Thomas Keneally is a prolific well known Australian author. In fact many of you not from Australia will be familiar with his work as he was the Man Booker prize winner in 1982 for his non fiction work Schindlers Ark, later republished as Schindler’s List and on which the film of the same name is based. He has subsequently been shortlisted for the Man Booker on three other occasions for The Chant of Jimmy Blacksmith, Gossip from the Forest and Confederates, as well as many other awards. Many of his books take a bit of history and weave it into a well developed piece of fiction. It was with interest then that I sat down to read The Dickens Boy.
It was history that I had never heard of previously but on a little research found it to be true. Plorn ( Edward Bulwer-Lytton) the youngest son of Charles Dickens (of Great Expectations and others fame) was sent to Australia to be made into a man when he was still a teenager (16). One of his older brothers, Alfred D’Orsay Tennyson Dickens, had been sent previous to Plorn. It was supposedly so that their inability to apply themselves would not reflect badly on their father and showed that Dickens, who sent some of his characters to Australia, believed in the power of Australia to strengthen character.
Plorn arrived in Melbourne in 1868 and was sent to a sheep station at which he did not last long – he got into an argument over dinner and left immediately. Another property near Wilcannia in N.S.W. was found for him and here he grew up. He arrived with what for him was a terrible burden – he hadn’t read a word of his father’s work and to his dismay, he found Charles Dickens was as famous in the remote bush of Australia as he had been in England. This thread held the book together as he played countless cricket matches and came across bushrangers, other criminals, those escaping the world in an environment where the men were tough and the women almost non existent. It shows well the difference in the class system of England and that of Australia.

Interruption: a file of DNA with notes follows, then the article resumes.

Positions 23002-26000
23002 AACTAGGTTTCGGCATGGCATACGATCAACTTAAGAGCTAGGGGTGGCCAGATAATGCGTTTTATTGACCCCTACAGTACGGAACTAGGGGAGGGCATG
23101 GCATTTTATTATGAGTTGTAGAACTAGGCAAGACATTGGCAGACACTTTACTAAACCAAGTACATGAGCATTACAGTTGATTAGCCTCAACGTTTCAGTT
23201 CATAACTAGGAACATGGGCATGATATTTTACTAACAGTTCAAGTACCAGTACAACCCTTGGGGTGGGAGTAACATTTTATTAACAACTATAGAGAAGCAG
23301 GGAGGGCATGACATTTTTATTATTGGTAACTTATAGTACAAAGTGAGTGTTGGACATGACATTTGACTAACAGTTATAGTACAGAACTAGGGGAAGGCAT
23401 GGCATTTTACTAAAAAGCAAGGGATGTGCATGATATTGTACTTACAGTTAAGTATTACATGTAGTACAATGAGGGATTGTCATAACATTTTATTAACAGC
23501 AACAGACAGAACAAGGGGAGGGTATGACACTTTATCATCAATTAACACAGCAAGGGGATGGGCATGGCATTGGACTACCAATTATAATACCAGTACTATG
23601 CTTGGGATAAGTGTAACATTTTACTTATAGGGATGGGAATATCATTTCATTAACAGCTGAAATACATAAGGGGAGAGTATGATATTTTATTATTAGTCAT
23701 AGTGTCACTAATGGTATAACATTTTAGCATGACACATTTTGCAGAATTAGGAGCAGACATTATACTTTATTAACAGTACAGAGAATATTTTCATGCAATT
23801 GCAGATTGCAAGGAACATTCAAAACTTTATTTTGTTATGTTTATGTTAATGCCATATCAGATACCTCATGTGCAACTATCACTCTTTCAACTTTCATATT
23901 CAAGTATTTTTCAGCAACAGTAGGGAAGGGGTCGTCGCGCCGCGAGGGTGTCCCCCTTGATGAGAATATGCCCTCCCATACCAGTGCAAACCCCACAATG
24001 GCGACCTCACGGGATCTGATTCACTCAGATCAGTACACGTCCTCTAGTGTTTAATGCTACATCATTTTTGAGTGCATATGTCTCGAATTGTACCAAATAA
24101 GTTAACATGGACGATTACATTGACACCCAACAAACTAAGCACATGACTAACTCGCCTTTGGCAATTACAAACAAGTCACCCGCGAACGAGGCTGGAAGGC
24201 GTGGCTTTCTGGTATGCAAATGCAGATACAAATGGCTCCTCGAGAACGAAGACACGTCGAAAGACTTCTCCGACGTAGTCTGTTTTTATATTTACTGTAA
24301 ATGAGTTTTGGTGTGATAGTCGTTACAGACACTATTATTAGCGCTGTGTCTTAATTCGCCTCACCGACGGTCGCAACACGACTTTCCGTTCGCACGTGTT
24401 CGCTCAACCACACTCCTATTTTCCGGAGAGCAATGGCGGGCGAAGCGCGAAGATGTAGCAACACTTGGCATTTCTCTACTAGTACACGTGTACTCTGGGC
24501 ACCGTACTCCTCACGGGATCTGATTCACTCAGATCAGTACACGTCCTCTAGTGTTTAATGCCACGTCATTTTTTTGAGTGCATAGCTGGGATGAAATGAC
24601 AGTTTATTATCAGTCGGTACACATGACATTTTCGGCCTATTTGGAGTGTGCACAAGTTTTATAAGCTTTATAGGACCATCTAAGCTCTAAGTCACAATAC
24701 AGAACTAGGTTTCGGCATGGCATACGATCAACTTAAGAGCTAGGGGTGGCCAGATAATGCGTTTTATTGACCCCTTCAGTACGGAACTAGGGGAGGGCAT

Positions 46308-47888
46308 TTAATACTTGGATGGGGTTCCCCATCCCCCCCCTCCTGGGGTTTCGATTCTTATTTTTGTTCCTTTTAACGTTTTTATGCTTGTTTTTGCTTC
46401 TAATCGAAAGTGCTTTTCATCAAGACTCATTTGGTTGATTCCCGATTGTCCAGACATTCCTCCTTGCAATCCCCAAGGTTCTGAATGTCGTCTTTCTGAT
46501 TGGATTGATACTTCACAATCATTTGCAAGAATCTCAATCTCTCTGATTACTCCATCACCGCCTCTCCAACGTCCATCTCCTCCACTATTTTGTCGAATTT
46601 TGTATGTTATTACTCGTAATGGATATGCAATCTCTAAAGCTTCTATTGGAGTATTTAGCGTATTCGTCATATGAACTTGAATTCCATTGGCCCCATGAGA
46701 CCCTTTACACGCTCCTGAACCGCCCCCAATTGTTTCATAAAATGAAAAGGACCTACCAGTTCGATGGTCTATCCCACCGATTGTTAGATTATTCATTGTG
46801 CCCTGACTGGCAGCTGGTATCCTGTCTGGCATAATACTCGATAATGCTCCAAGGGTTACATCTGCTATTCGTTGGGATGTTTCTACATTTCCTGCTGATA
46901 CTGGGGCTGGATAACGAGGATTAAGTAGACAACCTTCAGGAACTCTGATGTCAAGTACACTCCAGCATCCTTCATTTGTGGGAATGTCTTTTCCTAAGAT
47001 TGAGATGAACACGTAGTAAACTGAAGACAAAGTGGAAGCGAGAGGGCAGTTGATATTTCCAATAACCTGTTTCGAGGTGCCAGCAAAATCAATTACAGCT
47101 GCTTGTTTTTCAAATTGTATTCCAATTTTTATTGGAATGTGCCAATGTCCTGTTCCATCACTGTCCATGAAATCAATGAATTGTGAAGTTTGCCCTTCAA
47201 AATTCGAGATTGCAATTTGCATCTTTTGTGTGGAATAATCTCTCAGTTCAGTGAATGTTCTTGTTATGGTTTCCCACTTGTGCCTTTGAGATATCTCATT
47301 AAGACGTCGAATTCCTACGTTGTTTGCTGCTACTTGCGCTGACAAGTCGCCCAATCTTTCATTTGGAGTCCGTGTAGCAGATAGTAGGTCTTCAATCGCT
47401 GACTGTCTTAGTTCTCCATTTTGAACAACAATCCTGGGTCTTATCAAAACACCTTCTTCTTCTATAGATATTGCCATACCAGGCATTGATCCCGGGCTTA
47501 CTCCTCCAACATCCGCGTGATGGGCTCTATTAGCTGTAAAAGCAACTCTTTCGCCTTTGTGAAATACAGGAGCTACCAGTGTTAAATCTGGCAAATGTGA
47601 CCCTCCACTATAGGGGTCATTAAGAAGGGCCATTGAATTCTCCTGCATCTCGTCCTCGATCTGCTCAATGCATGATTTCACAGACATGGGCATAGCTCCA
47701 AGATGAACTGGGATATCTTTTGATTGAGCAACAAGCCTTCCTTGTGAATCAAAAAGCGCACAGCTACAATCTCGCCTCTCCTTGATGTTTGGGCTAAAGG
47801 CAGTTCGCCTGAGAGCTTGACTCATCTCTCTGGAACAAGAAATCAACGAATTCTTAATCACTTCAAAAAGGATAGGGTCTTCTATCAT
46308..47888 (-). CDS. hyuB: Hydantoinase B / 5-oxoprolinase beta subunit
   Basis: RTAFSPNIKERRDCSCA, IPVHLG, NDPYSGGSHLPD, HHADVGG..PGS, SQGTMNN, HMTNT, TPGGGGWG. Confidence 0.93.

I found it interesting the differences between the brothers and how they saw the life they had left. It looked at Charles Dickens and the possibility that he was street angel home devil. I loved the descriptions of country (an area of Australia that most would consider inhospitable and wonder that any life could survive let alone sheep) and the life Plorn found himself in – so different from the life he had left. I did however struggle to get through the first half. It was setting the scene but it could have been set just a little quicker. The second half I found had more interest. I enjoyed the characters. Written in the first person narrated by Plorn it was spoken in the vernacular of the time which suited the style of narration.
Would I recommend this coming of age novel – Yes I would but be prepared to be captivated by the characters and country whilst feeling, initially at least, that nothing much happens in the bush. Probably well captured reality.